April 24, 2008

4 Min Read
Heart-health supplements crack $1B sales figure

Sales for heart-health supplements that address high cholesterol and hypertension exceed $1 billion in combined natural and conventional revenue. Conventional supermarkets sell the most dietary supplements targeting high cholesterol ($193.1 million worth in 2006), and drug stores move the most hypertension-related supplements, with sales of those products topping $290 million last year. In comparison, naturals supermarkets sold $54.6 million worth of supplements designed to manage high cholesterol and $153.2 million in supplements that address high blood pressure.

Fish oil is popular for heart health among naturals and conventional shoppers alike. In fact, it is the top fatty acid product within the supplement oils category. These oils are available in several forms, such as capsules, soft gels and liquids. Other popular supplement oils include flax, borage, evening primrose, wheat germ and hemp.

Consumers have embraced fish oil supplements as a convenient source of essential fatty acids. And, with the American Heart Association's recent recommendation that all women take a daily supplement containing the EFAs docosahexaenoic acid and eicosapentaenoic acid, this category is poised for further growth. Manufacturers have begun incorporating EFAs into an increasing array of finished products, including eggs, chocolate, mayonnaise, granola bars and waffles.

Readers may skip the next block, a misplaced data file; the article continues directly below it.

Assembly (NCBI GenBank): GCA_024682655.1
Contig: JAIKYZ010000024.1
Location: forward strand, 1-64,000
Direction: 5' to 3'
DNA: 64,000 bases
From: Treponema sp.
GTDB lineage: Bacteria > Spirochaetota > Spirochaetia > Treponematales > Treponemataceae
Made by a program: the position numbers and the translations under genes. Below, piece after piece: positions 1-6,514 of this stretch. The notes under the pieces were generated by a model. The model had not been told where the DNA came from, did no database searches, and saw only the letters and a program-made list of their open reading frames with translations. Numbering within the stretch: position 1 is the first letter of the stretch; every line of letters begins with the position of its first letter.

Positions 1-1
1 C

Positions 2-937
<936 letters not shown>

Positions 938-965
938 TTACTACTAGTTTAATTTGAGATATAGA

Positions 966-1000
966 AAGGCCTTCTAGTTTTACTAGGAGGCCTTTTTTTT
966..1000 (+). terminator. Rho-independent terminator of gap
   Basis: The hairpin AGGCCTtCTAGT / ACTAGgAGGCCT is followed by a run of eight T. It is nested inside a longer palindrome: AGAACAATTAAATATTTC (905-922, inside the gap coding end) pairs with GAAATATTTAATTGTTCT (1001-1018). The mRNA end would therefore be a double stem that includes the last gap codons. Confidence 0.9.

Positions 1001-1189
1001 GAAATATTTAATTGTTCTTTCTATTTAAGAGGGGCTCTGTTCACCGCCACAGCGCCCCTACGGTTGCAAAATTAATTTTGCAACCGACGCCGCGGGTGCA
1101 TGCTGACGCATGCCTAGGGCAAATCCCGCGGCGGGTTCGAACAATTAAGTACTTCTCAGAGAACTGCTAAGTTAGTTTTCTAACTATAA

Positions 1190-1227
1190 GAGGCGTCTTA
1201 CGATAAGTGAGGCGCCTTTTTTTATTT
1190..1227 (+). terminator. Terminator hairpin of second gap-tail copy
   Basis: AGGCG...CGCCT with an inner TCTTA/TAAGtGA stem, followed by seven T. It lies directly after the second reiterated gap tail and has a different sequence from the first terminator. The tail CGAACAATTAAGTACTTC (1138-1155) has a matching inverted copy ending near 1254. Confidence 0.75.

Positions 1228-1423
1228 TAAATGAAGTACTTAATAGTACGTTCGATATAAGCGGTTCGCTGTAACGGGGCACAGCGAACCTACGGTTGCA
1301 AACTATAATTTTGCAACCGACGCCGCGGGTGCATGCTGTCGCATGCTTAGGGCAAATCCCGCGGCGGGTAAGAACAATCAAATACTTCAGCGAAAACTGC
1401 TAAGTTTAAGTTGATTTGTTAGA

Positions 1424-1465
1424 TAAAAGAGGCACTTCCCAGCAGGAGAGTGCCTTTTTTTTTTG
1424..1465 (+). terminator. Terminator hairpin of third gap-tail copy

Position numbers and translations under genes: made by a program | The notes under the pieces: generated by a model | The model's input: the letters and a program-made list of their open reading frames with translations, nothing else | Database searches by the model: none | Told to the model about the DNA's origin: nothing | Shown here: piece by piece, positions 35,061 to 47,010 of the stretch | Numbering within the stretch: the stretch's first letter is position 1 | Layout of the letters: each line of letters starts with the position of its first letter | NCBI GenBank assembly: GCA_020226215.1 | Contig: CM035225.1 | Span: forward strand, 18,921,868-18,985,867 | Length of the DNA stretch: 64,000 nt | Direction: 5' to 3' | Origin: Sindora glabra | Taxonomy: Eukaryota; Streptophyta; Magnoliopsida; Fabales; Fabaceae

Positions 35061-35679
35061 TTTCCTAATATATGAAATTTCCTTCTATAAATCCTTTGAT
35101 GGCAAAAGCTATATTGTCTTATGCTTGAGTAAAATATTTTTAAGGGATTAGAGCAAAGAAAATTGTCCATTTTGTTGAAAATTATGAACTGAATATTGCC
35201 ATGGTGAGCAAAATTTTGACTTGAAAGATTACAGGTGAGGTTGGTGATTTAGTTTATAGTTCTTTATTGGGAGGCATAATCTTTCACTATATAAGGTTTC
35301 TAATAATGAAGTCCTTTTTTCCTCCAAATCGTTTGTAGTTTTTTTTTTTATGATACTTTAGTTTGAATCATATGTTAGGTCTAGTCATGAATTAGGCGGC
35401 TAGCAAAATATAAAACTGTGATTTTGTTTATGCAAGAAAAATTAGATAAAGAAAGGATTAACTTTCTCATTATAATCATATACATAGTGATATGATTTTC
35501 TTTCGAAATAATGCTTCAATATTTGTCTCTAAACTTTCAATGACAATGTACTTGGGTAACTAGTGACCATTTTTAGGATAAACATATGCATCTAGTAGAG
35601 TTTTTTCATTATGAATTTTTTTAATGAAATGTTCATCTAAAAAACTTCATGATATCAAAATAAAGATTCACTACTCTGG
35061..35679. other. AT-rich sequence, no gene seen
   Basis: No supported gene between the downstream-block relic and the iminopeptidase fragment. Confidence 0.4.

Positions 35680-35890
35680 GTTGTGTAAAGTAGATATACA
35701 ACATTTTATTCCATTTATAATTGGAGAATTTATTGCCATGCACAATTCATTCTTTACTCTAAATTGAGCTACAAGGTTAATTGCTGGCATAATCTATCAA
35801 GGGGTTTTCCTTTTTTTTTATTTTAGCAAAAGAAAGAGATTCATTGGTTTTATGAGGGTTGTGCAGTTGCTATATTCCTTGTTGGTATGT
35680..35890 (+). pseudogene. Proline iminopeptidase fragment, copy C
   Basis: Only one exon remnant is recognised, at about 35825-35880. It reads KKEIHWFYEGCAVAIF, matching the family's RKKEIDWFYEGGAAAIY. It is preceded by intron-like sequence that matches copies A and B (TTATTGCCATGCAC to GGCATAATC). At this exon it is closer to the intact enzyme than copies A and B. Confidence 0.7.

Fiber and plant sterol ingredients, which also address heart health, are making an appearance in functional foods as well. Fiber is showing up in products ranging from breakfast cereal and orange juice to pasta and graham crackers. With the exception of oat bran, products with fiber additives of all kinds are seeing 15 percent to 20 percent growth in naturals stores and up to 140 percent growth in the conventional food, drug and mass merchandise channel. Sales of functional foods with added plant sterols are declining in conventional stores, but growing nearly 430 percent in naturals supermarkets, most notably in the chocolate candy, snack bars and toaster pastries, and cheese alternatives categories.

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